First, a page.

The first Nettles are up, growing quietly in the shade of Junipers and Cottonwoods. The Canyon’s first flowers, the Mountain Candytufts have buds ready to pop, and our most common second flower, Golden Smoke (Corydalis aurea) is beginning to show its first ferny leaves in rocky area and among the usual Nettle patches. On the hillsides, Oregon Grape Root is showing new growth and tiny Yarrow leaves are peaking out from under last Autumn’s wet brown Oak leaves.
In the village, the Elm branches are swollen with buds and there’s Hollyhock leaves unfurling from the wet ground. There may be a few more snows this month, but it does seem that the plants think warmer times are on their way. The Catnip plants are uncurling their leaves in wonderful purple velvetness, and full of their peculiar yet pleasantly rank scent.
Nevertheless, the river is still freezing, and by the time I got across it yesterday morning, my feet were numb and my skin pink and purple nearly to my knees. I sat on the other bank shivering and wishing for fur lined boots for a moment, and was then promptly distracted by some newly hatched Wild Geranium leaves, so it couldn’t have been that bad. Coming back down later, the water was thankfully a bit warmer and I think the Geraniums were even a bit bigger.
It’s past time for gathering Cottonwood buds, so I better get after that, and get some extra Alder catkins while I’m at it.… I also want to make a Willow bud tincture, as there’s something so magical about this particular phase of growth, with the plants all purple and red, and the buds fat with developing fluff.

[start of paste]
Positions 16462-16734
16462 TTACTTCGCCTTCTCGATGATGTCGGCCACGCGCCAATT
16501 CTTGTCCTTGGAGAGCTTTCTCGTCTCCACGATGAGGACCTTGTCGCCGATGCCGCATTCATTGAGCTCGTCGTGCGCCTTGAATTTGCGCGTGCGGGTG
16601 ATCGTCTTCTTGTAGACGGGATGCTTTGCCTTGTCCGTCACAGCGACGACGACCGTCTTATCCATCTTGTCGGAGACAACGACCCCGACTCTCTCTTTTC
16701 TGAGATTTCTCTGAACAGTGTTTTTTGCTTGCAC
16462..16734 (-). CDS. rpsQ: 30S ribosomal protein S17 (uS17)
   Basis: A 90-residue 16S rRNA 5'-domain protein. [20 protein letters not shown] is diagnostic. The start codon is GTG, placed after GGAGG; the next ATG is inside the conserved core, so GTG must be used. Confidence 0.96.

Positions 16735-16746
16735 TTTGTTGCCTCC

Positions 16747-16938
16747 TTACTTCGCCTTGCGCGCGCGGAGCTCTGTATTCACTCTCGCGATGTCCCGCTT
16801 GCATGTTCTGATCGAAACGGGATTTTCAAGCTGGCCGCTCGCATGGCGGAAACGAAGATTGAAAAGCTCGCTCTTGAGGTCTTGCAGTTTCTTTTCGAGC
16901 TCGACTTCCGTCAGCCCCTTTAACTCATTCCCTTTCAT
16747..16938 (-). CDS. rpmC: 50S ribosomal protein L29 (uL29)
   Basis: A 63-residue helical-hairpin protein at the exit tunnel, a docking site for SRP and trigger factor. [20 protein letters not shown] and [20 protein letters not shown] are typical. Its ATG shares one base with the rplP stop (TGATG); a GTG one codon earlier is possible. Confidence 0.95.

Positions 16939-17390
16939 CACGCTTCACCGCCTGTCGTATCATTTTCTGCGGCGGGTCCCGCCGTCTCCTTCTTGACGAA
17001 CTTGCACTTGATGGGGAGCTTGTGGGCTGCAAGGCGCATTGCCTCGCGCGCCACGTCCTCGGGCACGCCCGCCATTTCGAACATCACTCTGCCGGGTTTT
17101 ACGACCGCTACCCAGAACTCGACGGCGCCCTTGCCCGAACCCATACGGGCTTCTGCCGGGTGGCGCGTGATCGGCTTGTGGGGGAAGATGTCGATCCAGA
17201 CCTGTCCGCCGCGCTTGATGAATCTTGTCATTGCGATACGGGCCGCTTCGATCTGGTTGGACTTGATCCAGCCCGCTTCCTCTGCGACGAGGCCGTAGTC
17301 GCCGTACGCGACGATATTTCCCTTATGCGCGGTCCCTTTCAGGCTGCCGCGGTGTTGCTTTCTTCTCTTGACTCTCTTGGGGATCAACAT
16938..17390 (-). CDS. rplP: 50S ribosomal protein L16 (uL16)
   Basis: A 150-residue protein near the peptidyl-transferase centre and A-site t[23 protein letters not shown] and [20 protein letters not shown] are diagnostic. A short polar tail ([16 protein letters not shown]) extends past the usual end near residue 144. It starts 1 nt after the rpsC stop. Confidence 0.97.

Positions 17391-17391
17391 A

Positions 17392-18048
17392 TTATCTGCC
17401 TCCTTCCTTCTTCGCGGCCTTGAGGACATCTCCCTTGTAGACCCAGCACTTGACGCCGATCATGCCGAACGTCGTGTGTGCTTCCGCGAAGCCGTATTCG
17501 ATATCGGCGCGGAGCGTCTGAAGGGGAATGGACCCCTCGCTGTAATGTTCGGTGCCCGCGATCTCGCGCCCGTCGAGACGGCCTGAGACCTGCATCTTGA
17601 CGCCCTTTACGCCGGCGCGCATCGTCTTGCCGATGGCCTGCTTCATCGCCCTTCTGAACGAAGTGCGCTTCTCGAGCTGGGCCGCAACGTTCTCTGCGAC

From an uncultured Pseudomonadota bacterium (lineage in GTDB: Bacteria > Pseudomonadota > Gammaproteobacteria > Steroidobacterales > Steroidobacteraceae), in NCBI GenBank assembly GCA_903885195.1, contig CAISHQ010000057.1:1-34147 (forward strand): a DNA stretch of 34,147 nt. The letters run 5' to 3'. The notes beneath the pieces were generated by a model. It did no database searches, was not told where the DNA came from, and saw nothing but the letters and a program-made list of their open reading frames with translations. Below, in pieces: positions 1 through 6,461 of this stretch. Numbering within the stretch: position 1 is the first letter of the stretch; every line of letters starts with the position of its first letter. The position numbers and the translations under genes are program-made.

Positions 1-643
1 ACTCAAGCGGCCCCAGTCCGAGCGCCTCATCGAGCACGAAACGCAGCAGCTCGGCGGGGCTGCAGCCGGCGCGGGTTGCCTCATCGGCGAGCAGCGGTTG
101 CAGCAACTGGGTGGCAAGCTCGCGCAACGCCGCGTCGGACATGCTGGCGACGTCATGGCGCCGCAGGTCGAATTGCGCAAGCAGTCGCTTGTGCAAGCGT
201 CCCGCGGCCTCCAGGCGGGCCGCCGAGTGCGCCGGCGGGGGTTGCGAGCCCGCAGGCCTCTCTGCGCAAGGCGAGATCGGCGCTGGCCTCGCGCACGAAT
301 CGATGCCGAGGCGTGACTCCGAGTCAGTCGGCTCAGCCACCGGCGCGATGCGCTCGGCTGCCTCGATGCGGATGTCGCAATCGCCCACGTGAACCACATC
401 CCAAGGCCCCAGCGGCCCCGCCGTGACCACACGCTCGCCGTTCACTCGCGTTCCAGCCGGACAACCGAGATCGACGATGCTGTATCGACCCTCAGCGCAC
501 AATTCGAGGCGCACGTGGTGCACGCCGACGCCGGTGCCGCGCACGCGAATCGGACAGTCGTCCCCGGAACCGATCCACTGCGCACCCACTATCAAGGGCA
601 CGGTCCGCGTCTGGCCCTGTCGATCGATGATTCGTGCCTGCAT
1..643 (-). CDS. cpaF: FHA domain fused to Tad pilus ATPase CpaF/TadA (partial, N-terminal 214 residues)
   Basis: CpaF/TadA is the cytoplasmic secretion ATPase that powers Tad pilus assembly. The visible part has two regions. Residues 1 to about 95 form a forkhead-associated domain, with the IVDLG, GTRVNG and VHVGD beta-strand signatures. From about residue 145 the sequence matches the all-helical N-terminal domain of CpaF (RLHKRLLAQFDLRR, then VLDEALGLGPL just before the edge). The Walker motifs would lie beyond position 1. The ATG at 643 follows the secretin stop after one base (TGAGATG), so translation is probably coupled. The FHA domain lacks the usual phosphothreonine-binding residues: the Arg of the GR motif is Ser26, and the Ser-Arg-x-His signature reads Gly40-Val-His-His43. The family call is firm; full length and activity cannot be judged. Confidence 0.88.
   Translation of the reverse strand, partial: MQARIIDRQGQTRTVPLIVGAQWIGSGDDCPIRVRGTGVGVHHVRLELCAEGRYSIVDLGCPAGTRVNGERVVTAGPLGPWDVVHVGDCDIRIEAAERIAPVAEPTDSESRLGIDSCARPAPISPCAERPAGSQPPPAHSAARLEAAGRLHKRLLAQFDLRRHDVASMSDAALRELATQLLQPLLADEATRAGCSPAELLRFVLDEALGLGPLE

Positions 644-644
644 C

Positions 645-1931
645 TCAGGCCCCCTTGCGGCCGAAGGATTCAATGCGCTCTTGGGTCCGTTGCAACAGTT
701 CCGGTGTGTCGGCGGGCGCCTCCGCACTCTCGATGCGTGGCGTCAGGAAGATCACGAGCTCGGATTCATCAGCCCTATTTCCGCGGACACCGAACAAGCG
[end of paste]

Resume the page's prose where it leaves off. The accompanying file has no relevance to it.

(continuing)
Two new (to me) books have caught my eye, and perhaps my favor. One is a cook/food book by the name of Honey from a Weed by Patience Grey, I haven’t read it yet but my thrice over examination declares it very promising, at least for someone who really loves primitive cooking, meat (there is a section entitled “What to do with a Pig’s Head”, after all), weeds, literary cookbooks and Mediterranean food. I’m extra delighted by her love of weedy plants, and her intimacy with the land she live on.
The second is a just released hardback called Western Herbs According to Traditional Chinese Medicine: A Practitioner’s Guide by practicing herbalist Thomas Avery Garran (studied with Christopher Hobbs and Michael Tierra, among others). I’ve read it through once quickly, and Garran seems to be a very hands on, experience based kind of guy. His photography is lovely, and his assessments accurate most of the time (Osha used for both wind-heat and wind-cold, thankyouverymuch), although I find his Nettle monograph leaves something to be desired (there’s potential, but not enough development and bad categorization IMO) and I’m annoyed by the fact that he doesn’t recognize the nerve tonifying aspects of Skullcap, but those are fairly minor quibbles. I don’t know enough about TCM to be able to judge the book from Chinese Medicine perspective, but from a Traditional Western Medicine standpoint, it’s pretty good. I especially like the focus on native Western (and Western US) plants like California Spikenard, Osha, Oregon Grape Root and Yerba Mansa. I also appreciate his emphasis on sustainability and the ethics wild harvesting. Oh, and he is among the few herbalists I’ve read or talked to who utilize Chinese Medicine’s very useful practice of modifying herbal properties through preparation techniques like honey frying and vinegar frying using Western herbs. More about both books as I get to know them better.